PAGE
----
HVFC Trends Research on Fundraising | Takeaway 4
Building strong relationships for successful partnerships
Some of you noticed a shift from bilateral donors to a more economic approach to development cooperation. On the one hand, bilateral donors are increasingly asking for, or engaging in public-private partnerships. On the other hand, the private sector itself is growing as a donor as well. Collaboration between development organizations and the private sector thus becomes increasingly important. However, the fact that such partnerships and collaborations include very different entities can be experienced as challenging.
Why is it important to also focus on the private sector?
The increased national interest of development cooperation policies seems to be established by focusing more on the private sector. This trend is also supported by academic literature. In order to get funding from bilateral donors it is sometimes required to partner with the private sector.
Another reason for focusing on the private sector is that it has a lot more money than traditional donors have. This means that there is a lot to win in terms of funding from the private sector, including corporate companies and foundations.
In other words, the private sector is becoming an increasingly important player. Whereas some see this as a challenge, many are optimistic and see this trend as an opportunity for more economically sustainable development.
Many big donors have very specific partnership criteria. Involving diverse stakeholders brings different perspectives, which is important. However, it can be harder to pursue a proposal when such relationships are not solidified right away, especially given the timelines of some proposals.
Eve Aronson, co-founder of Fairspace
Why are partnerships and collaborations challenging?
One reason why it can be challenging to form partnerships and collaborations between the non-profit sector and the for-profit sector is that there is misunderstanding. This is because the approaches of both sectors are different. For example, many projects focused on the private sector have a shorter timeline, whereas development organizations focus on slow but long-term change. The difference in timelines “can be problematic since development challenges do not become easier to solve when the private sector is involved.”
There is often pressure to combine multiple interests and targets in one proposal, making it challenging to keep a clear focus. I think the best projects are being set up in close collaboration between the donor and the organization that is implementing the project. That way you can keep discussing priorities, learning and impact during the process.
Gijs Herpers, Global Growth Director at BoP Innovation Center
Sometimes the different approaches of the sectors are paired with mutual distrust.
to build a strong relationship that is based on trust. Therefore can be difficult to quickly establish successful partnerships.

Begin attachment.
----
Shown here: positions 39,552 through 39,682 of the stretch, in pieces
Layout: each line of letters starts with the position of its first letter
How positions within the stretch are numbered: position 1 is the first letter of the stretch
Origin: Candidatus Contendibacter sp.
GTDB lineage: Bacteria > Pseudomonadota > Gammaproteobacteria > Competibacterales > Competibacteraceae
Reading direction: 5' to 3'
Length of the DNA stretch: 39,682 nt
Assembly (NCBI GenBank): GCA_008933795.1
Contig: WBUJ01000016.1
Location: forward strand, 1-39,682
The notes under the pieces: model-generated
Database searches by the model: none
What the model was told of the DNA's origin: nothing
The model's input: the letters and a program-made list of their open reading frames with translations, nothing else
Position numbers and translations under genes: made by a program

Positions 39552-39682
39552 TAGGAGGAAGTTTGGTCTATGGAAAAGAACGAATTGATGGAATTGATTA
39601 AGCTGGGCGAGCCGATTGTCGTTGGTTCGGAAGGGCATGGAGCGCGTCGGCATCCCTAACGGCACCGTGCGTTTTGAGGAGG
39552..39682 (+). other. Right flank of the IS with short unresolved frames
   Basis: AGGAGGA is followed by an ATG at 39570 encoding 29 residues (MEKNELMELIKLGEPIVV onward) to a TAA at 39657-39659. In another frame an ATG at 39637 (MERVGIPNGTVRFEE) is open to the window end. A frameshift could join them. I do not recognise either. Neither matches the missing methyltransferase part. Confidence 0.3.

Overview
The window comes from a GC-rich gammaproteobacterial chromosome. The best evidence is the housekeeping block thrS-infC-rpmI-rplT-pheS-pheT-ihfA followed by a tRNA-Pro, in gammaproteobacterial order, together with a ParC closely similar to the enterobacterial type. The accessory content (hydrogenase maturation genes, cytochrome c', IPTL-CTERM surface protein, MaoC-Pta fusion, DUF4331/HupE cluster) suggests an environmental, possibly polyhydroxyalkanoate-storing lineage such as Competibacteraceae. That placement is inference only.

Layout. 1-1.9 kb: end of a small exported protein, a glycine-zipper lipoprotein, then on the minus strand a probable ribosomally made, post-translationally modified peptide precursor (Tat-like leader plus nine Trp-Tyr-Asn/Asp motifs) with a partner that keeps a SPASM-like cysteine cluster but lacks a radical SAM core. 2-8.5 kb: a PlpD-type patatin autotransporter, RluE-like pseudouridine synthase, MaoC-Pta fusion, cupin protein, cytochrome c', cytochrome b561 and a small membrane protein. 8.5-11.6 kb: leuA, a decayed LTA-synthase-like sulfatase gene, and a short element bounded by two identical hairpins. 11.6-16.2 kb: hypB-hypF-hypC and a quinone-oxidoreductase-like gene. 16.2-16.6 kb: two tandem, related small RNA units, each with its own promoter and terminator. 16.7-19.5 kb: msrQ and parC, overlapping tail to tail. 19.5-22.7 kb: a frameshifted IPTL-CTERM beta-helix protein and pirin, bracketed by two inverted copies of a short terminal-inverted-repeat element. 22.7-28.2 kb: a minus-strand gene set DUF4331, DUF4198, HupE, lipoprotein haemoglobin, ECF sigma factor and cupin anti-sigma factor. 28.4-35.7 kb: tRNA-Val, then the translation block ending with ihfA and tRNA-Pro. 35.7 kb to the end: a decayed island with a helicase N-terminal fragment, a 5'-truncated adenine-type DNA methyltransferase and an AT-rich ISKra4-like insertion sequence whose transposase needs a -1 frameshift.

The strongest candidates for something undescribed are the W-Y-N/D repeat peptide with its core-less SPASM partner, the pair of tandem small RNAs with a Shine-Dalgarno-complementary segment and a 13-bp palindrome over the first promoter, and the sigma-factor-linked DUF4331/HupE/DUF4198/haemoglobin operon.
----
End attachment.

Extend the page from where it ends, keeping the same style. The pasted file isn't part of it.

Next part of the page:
How to tackle this issue?
There can be many different entities involved in partnerships – donors and organizations, but also the public and the private sector. In order for these different entities to form successful partnerships it is important to find shared values.
Finding shared values provides the foundation of any good partnership. If you can find those, you can work out everything you need to.
A solution that can resolve mistrust between entities is a focus on long-term, clearly measurable impact. A focus on impact also enhances the quality and quantity of reporting.
Moreover, a continuous close collaboration between the donor, organization(s) and other partners is important. This way targets, learning and impact can keep being discussed during the implementation of a project or program.
Reporting criteria of donors are not really a challenge for us because those usually consist of output. What we do find challenging is to translate output to impact for ourselves.
Program Manager at a small NGO
To summarize, partnerships should be based on trust, both on a personal level and on an organizational level. To learn how to build a strong relationship in a short time, based on shared values, we have developed the Relationship Accelerator.
Graduating from the Radboud University in Cultural Anthropology and Development Studies and Philosophy, Politics and Society, Ilse has a multidisciplinary background, and supports HVFC by gathering insights. She led HVFC very first Trends Research on Fundraising.
About the research
HVFC has developed a new research initiative to track trends within the fundraising landscape. With the data collected we hope to analyze and explain the context of most of the challenges highlighted by our peers active in the fundraising sector. We then aim to further help you, and others, face current obstacles and anticipate future ones.
The pilot version of the research initiative was conducted throughout 2020 on fundraising professionals working across the world, from over 40 organizations, with diverse budgets ranging from less than a million to more than a million euros. In a series of 6 blog posts we share with you the main takeaways.
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